The composer Ries, born in Bonn, Germany, will not be known to many nowadays, yet he had been London-based, had an English wife and wrote a number of overtures for the Philharmonic Society to perform. The concert 'ouvertures', as such, had been invented by Romberg, Spohr and Schneider. Previously, the regular concert hall practice of starting an evening with a single movement of a symphony was felt too severe an introduction for the audiences. Consequently, lighter pieces were introduced with stronger melodic line and easier on the ear to endear the audience and encourage their focus.

Such ouvertures were not written on the frothy styles of Zampa, Poet and Peasant or Barber of Seville where fanfare and catchy repetitious melodic phrases became the norm. Those were to come later. The ouvertures here are more solid and owe more to Beethoven ( Egmont) or Weber ( Der Freischütz) in weight and style. This is not surprising for Ries had been a pupil of Beethoven.

I found the pieces soft-toned in colour yet engaging to the ear. Only once did I sit up when I heard off-beat, knocking, percussive effects: I wonder what the audiences expecting a certain legato flow thought of this acoustic intrusion? Ries's Ouverture bardique is particularly British by its inclusion of the well-known Welsh folk song, 'All through the night'. By the time Ries premièred this ouverture, versions of the folk song had been published and even used by Gay in The Beggar's Opera.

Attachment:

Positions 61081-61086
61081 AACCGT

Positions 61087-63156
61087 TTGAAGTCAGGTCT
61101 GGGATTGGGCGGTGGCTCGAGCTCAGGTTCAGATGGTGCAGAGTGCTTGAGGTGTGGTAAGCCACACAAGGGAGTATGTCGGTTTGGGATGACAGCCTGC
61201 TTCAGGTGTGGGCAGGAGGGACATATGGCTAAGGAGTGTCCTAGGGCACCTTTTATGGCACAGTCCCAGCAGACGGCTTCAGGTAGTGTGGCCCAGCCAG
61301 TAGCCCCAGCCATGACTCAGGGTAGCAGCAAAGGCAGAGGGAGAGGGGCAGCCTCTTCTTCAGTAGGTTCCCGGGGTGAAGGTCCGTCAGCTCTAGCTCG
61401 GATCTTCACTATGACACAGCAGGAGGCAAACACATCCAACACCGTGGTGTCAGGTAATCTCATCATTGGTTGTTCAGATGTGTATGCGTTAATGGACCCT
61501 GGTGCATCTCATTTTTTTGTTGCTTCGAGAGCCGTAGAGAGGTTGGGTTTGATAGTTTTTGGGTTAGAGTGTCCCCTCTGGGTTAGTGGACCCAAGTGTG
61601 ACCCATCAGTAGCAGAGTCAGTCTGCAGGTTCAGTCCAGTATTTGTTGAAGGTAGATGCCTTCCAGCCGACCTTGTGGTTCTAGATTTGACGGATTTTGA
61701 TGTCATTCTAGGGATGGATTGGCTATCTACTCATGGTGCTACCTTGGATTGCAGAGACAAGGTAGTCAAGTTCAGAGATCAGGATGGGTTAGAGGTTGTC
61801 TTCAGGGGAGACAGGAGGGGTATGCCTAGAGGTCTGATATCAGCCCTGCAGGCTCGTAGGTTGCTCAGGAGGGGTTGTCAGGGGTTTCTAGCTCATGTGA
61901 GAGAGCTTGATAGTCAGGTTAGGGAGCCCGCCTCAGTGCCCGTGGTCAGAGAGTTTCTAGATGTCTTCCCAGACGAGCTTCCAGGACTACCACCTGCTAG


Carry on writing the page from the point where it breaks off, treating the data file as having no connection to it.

Cologne's WDR Symphony Orchestra gives a strong performance and are well coordinated under Howard Griffiths’ direction. Although English there is no record of his home town, only his RCM association. He has gained significant experience on the Continent, especially in Switzerland with the Zurich Chamber Orchestra where he has been Principal Conductor for ten years. He is clearly interested in reviving lost pieces and in this he is well-partnered with CPO who should be congratulated for their fresh approach to the repertoire they cover. The pieces are recorded in a good acoustic with well-balanced dynamics.

The well-written notes by Bert Hagels cover the Ouvertures in detail yet overlooks detail about this interesting composer. The notes are provided in German, English and French.

-- Raymond J Walker, MusicWeb International
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Works on This Recording